Therapeutic efficacy of aortic administration of N-acetylcysteine as a chemoprotectant against bone marrow toxicity after intracarotid administration of alkylators, with or without glutathione depletion in a rat model

Edward Neuwelt, Leslie Muldoon, B. P. Hasler, Thomas Deloughery, L. L. Muldoon

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Abstract

Modulation of thiol levels may alter both the efficacy and toxicity of chemotherapeutic agents. We investigated cytoenhancement, using L-buthionine-[S,R]-sulfoximine (BSO) to reduce cellular glutathione levels prior to intracarotid alkylator administration. We also evaluated chemoprotection against chemotherapy-induced systemic toxicity when the thiol agents N-acetylcysteine (NAC) and sodium thiosulfate were administered into the descending aorta to limit brain delivery. BSO treatment reduced rat brain and intracerebral tumor glutathione levels by 50-65%, equivalent to the reduction in liver and s.c. tumor. BSO treatment significantly enhanced the toxicity of chemotherapy with carboplatin, melphalan, and etoposide phosphate against granulocytes, total white cells, and platelets. Intracarotid administration of NAC resulted in high delivery to the brain, whereas infusion via the descending aorta minimized brain delivery. When NAC, with or without sodium thiosulfate, was administered via aortic infusion prior to chemotherapy, the magnitude of the bone marrow toxicity nadir was minimized, even with BSO-enhanced myelosuppression. Thus, BSO depleted brain and brain tumor glutathione but thereby increased chemotherapy-induced myelosuppression. Surprisingly, although NAC was found to readily cross the blood-brain barrier when given into the carotid artery, aortic infusion of NAC resulted in minimal exposure to the central nervous system (CNS) vasculature because of rapid clearance. As a result, aortic infusion of NAC to perfuse bone marrow and minimize myelosuppression and toxicity to visceral organs could be performed without interfering with the CNS cytotoxicity of intracarotid alkylators, even after BSO depletion of CNS glutathione.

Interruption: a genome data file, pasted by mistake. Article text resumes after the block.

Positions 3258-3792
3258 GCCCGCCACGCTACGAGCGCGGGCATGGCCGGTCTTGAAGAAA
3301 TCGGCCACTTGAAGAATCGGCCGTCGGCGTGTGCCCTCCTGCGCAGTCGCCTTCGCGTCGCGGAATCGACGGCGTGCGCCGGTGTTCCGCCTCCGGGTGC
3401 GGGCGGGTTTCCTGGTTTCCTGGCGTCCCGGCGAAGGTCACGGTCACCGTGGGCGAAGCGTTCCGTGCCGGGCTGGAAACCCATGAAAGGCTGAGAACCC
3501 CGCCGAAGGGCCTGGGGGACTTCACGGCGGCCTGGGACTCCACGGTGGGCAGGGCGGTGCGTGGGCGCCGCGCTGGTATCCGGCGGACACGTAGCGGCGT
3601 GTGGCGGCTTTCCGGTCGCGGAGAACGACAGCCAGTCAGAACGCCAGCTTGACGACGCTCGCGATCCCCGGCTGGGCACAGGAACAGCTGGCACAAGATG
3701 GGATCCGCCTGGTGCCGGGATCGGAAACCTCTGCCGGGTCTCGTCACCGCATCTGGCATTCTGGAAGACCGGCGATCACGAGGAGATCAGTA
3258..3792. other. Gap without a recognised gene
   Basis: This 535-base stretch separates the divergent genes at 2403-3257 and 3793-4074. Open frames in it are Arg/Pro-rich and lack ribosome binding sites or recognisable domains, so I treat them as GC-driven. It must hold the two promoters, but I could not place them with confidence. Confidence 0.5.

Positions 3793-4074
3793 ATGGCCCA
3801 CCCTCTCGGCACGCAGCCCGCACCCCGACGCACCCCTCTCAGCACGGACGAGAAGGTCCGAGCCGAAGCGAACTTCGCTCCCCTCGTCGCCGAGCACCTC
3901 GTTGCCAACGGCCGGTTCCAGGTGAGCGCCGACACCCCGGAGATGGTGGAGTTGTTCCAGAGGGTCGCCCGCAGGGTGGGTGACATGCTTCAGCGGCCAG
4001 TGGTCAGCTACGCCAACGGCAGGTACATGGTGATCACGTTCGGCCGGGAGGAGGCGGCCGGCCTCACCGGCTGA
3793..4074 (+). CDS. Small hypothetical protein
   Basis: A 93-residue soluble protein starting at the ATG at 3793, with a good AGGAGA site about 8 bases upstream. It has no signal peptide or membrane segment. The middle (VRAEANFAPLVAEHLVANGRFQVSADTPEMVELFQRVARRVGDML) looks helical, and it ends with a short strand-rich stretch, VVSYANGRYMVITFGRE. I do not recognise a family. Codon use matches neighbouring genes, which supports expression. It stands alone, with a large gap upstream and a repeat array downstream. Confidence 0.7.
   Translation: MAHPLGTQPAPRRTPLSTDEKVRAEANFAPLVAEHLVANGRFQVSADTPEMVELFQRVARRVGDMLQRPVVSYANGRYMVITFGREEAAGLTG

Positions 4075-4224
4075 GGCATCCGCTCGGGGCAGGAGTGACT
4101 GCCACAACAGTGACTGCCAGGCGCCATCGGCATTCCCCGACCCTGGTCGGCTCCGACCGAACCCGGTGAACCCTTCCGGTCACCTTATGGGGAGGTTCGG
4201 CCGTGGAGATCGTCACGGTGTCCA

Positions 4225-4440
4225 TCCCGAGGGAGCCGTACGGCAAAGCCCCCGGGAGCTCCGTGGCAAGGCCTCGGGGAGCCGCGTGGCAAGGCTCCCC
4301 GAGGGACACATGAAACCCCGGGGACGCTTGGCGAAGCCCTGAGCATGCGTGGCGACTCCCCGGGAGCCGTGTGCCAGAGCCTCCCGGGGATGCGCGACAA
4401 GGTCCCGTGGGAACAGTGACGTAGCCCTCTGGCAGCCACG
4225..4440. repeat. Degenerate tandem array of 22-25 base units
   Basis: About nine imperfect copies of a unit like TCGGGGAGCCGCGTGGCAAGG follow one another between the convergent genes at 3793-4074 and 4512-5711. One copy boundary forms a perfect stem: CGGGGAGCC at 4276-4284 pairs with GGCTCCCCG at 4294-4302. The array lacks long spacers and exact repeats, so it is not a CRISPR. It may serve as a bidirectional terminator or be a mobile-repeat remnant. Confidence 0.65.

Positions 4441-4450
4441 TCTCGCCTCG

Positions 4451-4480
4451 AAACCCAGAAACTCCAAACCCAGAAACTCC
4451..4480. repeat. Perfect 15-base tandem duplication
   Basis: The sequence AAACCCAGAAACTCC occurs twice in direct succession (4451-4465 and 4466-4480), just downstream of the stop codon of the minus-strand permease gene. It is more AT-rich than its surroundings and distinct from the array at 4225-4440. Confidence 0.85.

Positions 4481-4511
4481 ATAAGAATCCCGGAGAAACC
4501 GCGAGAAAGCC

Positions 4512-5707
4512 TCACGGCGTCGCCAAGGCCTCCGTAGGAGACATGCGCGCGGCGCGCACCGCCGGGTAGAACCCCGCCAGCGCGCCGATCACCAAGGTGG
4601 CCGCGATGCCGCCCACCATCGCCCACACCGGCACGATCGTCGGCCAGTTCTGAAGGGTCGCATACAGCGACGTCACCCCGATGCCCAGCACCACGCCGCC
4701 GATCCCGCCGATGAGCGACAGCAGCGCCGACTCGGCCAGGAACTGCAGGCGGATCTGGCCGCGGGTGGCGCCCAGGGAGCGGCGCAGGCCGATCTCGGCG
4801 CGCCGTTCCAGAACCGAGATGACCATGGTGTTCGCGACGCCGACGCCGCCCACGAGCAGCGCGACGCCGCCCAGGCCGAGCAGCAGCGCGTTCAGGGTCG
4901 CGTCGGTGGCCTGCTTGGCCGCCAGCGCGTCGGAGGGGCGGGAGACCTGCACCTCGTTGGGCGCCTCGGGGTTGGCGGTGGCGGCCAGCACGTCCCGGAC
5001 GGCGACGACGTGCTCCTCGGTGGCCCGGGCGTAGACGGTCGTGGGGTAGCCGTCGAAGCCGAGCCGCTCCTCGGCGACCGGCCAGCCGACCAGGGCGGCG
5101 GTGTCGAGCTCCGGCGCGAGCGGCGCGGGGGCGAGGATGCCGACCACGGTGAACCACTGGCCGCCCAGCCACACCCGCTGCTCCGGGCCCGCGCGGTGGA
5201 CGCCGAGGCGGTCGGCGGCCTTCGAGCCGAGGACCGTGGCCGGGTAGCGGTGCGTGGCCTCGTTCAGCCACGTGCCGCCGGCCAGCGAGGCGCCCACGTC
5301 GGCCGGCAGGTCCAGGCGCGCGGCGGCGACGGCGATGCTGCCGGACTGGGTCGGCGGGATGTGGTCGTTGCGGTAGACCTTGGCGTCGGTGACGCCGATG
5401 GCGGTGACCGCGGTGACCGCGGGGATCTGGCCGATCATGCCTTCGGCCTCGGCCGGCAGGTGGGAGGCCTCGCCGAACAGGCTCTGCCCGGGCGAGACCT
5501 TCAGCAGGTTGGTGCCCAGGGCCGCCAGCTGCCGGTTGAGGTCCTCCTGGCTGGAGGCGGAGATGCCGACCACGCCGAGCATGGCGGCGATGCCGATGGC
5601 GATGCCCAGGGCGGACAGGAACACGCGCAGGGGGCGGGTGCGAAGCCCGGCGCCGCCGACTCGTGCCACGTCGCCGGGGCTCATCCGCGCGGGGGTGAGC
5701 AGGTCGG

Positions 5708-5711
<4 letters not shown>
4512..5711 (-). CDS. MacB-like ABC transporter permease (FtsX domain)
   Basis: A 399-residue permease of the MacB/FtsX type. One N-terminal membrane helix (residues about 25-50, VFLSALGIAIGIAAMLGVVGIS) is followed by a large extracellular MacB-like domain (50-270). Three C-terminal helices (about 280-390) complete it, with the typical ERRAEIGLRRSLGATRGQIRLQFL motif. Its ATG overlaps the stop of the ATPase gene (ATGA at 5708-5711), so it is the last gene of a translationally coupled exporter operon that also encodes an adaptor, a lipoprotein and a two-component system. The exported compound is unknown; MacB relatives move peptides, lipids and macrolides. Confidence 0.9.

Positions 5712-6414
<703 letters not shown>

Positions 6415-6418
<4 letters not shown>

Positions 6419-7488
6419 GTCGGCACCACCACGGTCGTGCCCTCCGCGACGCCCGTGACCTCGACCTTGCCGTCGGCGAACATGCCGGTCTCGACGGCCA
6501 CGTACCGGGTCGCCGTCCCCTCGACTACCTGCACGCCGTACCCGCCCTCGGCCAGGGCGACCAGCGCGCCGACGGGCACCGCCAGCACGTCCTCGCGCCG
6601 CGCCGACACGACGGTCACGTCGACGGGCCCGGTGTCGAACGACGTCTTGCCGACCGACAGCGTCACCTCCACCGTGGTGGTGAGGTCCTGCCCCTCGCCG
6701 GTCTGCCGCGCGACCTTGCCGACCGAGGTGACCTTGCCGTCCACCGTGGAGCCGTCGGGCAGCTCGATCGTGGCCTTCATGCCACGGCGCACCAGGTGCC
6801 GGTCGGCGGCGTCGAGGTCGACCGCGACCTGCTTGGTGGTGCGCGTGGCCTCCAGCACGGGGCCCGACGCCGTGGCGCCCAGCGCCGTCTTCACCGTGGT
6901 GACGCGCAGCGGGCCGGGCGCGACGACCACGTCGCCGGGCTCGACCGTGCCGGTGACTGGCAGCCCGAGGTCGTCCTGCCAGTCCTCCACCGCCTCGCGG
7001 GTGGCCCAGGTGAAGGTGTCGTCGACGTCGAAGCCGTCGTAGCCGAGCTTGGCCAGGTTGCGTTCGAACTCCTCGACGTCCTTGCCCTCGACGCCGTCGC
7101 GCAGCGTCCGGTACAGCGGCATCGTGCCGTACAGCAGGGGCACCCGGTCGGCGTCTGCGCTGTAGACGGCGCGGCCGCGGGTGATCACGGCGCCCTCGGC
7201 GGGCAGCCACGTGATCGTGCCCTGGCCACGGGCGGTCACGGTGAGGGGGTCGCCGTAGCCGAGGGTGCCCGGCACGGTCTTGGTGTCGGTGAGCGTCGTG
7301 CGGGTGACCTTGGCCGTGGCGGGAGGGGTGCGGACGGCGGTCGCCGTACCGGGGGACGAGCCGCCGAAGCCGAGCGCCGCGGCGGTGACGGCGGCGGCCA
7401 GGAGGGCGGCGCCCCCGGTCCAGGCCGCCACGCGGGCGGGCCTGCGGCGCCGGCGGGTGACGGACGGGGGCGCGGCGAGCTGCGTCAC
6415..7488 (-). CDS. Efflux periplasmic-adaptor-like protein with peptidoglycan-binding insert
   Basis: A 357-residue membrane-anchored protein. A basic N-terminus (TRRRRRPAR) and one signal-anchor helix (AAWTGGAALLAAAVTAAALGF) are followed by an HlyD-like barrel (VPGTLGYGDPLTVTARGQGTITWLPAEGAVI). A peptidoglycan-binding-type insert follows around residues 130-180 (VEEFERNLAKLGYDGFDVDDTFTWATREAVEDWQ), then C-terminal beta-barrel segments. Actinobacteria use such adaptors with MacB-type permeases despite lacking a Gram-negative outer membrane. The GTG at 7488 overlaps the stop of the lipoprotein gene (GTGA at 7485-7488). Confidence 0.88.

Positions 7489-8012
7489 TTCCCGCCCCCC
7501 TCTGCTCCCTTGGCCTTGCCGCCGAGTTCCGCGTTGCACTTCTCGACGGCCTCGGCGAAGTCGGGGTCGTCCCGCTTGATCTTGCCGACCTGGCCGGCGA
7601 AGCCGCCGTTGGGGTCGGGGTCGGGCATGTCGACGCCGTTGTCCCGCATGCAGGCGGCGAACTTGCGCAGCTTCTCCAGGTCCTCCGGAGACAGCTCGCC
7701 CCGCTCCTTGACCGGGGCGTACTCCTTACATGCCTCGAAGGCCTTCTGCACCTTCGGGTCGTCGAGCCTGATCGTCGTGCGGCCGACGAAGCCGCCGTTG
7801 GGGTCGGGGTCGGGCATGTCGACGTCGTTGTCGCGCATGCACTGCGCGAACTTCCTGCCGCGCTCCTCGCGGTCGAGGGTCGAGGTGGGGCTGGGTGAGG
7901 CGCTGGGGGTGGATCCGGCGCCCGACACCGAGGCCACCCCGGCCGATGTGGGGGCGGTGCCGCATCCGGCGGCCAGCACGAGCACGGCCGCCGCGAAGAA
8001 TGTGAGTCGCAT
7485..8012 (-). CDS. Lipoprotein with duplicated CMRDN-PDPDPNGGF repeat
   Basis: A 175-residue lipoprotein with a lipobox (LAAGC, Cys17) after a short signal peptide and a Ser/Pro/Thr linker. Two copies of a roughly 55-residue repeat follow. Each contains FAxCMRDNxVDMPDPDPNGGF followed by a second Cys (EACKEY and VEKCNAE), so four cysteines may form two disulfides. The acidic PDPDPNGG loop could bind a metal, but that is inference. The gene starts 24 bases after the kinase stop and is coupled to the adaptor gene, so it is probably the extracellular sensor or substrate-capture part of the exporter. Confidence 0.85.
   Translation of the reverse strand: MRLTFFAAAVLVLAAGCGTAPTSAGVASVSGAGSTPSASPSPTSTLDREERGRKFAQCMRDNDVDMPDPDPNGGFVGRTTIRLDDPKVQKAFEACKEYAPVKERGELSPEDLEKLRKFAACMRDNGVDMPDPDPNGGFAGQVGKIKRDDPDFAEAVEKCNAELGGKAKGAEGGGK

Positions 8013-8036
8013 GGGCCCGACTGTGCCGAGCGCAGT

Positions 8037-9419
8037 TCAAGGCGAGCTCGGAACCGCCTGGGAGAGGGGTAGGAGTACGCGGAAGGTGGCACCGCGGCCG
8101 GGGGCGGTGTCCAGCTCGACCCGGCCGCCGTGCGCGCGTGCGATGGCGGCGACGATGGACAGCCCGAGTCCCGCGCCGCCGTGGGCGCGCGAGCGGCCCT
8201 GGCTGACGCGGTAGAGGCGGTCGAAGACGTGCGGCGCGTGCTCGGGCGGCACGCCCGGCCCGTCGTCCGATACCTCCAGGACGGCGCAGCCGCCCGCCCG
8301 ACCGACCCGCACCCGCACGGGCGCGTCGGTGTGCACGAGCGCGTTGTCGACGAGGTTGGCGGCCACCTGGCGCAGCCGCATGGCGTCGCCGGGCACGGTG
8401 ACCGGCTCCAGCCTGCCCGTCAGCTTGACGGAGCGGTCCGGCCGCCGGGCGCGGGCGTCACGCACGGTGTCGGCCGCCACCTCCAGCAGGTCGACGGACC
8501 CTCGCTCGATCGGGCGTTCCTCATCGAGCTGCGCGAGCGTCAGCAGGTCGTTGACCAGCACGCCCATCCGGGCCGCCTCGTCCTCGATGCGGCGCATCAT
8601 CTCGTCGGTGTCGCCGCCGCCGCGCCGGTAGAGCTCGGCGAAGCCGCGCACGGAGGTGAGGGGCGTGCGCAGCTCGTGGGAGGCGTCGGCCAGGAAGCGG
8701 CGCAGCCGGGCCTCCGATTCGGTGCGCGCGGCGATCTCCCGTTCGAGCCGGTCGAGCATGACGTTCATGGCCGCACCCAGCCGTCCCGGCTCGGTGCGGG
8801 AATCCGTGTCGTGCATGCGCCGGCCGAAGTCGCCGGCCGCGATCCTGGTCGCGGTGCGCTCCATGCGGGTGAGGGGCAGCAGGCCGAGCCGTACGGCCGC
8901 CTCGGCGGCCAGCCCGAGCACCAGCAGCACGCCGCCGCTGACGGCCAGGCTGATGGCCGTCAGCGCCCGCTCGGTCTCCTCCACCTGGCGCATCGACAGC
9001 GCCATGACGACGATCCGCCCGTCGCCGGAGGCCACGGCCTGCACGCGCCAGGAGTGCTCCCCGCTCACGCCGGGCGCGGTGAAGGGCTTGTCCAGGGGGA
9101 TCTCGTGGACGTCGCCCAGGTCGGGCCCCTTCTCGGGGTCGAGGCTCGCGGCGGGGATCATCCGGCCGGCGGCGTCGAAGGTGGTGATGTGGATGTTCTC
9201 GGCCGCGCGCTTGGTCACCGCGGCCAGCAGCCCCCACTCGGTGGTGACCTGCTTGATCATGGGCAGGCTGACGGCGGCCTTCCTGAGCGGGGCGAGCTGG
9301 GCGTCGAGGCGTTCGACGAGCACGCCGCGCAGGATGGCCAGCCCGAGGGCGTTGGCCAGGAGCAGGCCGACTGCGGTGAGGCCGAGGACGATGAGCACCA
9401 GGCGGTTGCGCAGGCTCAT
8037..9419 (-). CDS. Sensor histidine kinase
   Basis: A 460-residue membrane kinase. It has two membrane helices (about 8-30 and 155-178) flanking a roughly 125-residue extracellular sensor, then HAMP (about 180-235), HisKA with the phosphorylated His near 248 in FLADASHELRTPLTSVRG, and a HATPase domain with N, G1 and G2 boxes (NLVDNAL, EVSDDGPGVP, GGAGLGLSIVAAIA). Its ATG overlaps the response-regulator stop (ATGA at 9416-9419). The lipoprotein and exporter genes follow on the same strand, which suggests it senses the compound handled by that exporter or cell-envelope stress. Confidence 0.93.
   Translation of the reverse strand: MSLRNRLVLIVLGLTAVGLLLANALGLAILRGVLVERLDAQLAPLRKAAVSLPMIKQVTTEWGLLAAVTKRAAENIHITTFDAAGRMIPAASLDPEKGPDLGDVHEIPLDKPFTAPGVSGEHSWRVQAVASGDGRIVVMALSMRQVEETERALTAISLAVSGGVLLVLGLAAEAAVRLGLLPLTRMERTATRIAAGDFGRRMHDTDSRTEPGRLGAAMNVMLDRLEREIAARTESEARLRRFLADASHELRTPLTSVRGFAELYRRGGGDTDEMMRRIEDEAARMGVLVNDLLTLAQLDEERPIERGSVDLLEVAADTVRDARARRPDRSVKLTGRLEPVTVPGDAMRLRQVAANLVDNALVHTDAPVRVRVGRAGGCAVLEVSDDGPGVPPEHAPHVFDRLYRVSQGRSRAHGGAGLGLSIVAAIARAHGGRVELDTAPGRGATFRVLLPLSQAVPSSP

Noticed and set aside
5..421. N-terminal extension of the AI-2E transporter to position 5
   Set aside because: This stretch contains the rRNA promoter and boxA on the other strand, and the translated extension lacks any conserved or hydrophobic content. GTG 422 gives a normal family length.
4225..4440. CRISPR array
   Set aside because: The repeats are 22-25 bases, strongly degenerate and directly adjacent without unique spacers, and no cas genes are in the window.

Original languageEnglish (US)
Pages (from-to)7868-7874
Number of pages7
JournalCancer Research
Volume61
Issue number21
StatePublished - Nov 1 2001

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Alkylating Agents
Acetylcysteine
Glutathione
Bone Marrow
Drug Therapy
Central Nervous System
Brain
Thoracic Aorta
Sulfhydryl Compounds
Brain Neoplasms
Therapeutics
Melphalan
Carboplatin
Blood-Brain Barrier
Carotid Arteries
Granulocytes
Blood Platelets
Liver
Neoplasms

ASJC Scopus subject areas

  • Cancer Research
  • Oncology

Cite this

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title = "Therapeutic efficacy of aortic administration of N-acetylcysteine as a chemoprotectant against bone marrow toxicity after intracarotid administration of alkylators, with or without glutathione depletion in a rat model",